How I Saved $10,000 in Rent by Living in Cheap Airbnbs Around the World
Back in September 2015, I took the leap and quit my editor job to travel to Japan and turn full-time freelancer. Yet it wasn't until I'd arrived in the Land Responsible for My Nerdy Childhood and piled up enough dollar sushi plates to astonish the locals that it dawned on me: I could build a career while traveling anywhere in the world.
I had the means and the chutzpah to do it. Better yet, I had 21st-century technology on my side.
As long as I have internet, my laptop, a phone, and a meticulously planned out Google calendar, I can work with my clients online and, of course, set up temporary homes anywhere through Airbnb. I was able to sleep, work, and Netflix-binge in a dozen temporary homes in eight different countries -- France, South Korea, Japan, wherever.
I love the freedom of making makeshift homes wherever I go, without being tied down by rental agreements. For almost a year, the heaviest things holding me down were a backpack and a rolling suitcase.
Sometimes the home would feel truly like a home, where I'd sit in blissful silence at the dinner table with a sweet, straight-out-of-a-Korean-drama grandma who spoke no English but prepared nightly dinners and made sure to give me ample helpings of kkakdugi (my favorite). Or the time my host in Taipei brought me to a basketball game with his friends, but not before we had stopped by a store to score a bag of Taiwanese weiners on wooden skewers.
There was that one time in Barcelona I booked a place for my mom's visit and the Airbnb host turned out to be a pot-smoking health freak who'd spend 20 minutes cutting his apples into 2-millimeter-wide slices. Thankfully, my mom couldn't identify the lingering, pervasive scent from the ganj, or if she did, she never said anything to me. (It wasn't long before we were out of there anyway.) Some hosts were so blasé about the arrangement they walked around in their underwear. But other than a few "wow, I'm glad this is temporary" moments, my experience was positive.
Mostly, I was surprised at how cheap it all was.
I actually saved a bundle living in Airbnbs
It turned out to be a lot cheaper for me to be a laptop-hauling nomad, bouncing from Airbnb to Airbnb around different countries and cities, than setting up camp in one set location. For me, that would've been Los Angeles, where the average one-bedroom apartment, without utilities, costs between $1,700 and $2,300 (depending on which part of the city, of course). And don't even get me started on the pricey car insurance (or traffic).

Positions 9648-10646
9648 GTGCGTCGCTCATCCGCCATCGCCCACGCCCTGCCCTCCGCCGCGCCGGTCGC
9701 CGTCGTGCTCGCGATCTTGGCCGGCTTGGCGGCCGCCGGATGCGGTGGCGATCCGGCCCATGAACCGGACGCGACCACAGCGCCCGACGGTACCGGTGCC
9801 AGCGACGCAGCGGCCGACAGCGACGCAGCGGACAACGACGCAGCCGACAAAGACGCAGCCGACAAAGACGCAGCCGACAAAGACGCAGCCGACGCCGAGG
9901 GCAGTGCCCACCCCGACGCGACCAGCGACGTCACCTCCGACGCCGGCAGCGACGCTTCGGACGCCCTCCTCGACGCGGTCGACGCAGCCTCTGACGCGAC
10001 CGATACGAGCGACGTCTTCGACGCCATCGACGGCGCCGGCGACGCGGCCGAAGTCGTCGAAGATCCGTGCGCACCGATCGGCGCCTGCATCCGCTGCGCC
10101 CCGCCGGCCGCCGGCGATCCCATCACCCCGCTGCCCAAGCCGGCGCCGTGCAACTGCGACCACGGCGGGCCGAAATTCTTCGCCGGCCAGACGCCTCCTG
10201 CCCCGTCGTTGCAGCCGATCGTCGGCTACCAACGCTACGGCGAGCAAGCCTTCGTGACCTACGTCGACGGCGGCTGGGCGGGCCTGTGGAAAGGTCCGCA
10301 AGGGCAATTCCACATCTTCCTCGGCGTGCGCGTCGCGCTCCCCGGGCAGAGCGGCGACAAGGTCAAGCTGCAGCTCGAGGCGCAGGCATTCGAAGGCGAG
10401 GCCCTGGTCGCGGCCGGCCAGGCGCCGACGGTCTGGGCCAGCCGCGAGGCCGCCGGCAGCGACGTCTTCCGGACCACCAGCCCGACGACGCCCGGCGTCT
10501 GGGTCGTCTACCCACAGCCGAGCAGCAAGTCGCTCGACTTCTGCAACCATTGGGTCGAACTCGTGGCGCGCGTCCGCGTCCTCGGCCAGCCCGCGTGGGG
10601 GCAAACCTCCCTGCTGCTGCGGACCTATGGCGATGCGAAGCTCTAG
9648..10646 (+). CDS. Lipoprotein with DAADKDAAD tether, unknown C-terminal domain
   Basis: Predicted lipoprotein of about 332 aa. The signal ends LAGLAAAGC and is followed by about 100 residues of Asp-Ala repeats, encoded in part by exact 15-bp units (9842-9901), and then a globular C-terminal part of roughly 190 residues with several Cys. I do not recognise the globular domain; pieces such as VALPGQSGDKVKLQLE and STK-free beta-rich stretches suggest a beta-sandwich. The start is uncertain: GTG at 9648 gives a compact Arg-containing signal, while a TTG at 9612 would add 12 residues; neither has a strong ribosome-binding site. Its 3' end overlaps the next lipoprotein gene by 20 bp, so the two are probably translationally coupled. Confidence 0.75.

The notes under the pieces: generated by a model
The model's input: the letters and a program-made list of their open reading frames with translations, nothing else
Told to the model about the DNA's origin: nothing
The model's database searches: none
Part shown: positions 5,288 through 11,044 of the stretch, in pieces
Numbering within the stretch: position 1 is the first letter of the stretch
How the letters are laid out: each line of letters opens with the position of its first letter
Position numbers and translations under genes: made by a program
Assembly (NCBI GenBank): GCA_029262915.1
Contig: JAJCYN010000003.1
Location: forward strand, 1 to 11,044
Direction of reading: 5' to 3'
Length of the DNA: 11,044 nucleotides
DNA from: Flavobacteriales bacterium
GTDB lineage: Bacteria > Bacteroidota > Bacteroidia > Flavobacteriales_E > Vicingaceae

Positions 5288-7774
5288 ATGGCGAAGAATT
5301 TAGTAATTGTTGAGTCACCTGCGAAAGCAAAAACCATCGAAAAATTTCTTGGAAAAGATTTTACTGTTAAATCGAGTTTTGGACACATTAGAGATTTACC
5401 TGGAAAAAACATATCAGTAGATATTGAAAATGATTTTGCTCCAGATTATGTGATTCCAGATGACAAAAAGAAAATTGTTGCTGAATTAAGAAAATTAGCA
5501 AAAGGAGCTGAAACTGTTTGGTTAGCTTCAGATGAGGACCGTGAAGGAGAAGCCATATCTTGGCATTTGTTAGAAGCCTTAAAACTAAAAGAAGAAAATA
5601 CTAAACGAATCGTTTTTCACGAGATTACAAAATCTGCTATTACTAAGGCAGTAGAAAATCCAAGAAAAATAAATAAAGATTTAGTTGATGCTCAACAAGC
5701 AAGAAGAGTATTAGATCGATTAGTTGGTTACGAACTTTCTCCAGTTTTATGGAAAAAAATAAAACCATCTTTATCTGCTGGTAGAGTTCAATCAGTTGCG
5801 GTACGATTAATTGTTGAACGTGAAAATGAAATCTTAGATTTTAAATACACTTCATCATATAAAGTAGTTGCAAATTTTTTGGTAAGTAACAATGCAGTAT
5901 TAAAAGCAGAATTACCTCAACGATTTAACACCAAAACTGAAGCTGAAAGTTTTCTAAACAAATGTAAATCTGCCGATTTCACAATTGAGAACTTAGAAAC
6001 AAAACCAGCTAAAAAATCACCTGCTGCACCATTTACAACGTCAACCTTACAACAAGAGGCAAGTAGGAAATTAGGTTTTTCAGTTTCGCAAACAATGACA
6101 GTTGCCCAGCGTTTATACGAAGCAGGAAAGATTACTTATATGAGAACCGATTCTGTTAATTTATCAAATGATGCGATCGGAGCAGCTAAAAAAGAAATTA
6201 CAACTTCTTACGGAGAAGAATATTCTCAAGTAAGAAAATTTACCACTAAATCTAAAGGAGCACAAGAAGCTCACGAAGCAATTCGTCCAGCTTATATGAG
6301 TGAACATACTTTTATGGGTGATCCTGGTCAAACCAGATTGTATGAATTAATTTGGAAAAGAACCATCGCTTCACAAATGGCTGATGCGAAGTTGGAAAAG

So let's say that I had stayed in Los Angeles, lucked out, and found a rad place for $1,700. I'd have signed a one-year lease and, over that term, paid $20,400 for rent alone. By contrast, my stay at each Airbnb lasted a couple of days at times, but it was mostly weeks and up to a month. I've lived in a countryside surfer dude's townhouse in sleepy North Shore, Oahu for $52/night; a 180sqft Parisian studio -- where the bathroom, I'm convinced, was actually made for Stuart Little -- for $47/night; and a lavish flat in Hong Kong that cost $48/night, but overlooked the famed harbor and was so high that I thought, This must be what Godzilla sees when he terrorizes cities.
I pulled up my credit card statements and crunched the numbers. In 2016, I paid $10,584 for my living accommodations. Most of this already includes utilities, and there were weeks here and there where I stayed with friends and family. Of course, there are costs you don't see, such as my flights, but those certainly did not cost me even half of the $9,816 I saved.
I'm frugal, which is not to be confused with being a cheapskate.
I'm not the only one who has saved money living outside the United States. A friend of mine, Slyvon Blanco, shared on Facebook that he had spent $11,226 living out of Airbnbs and hotels in 10 countries. Blanco's friend, Jason Lengstorf, spent $1,666.88 a month. They lived in drastically different places than I, too.
Beyond the starkly different standards of living among the different cities and countries and the currency exchanges, you must be wondering: What did I do exactly to save money on living expenses?
To save, book based on your needs, not your wants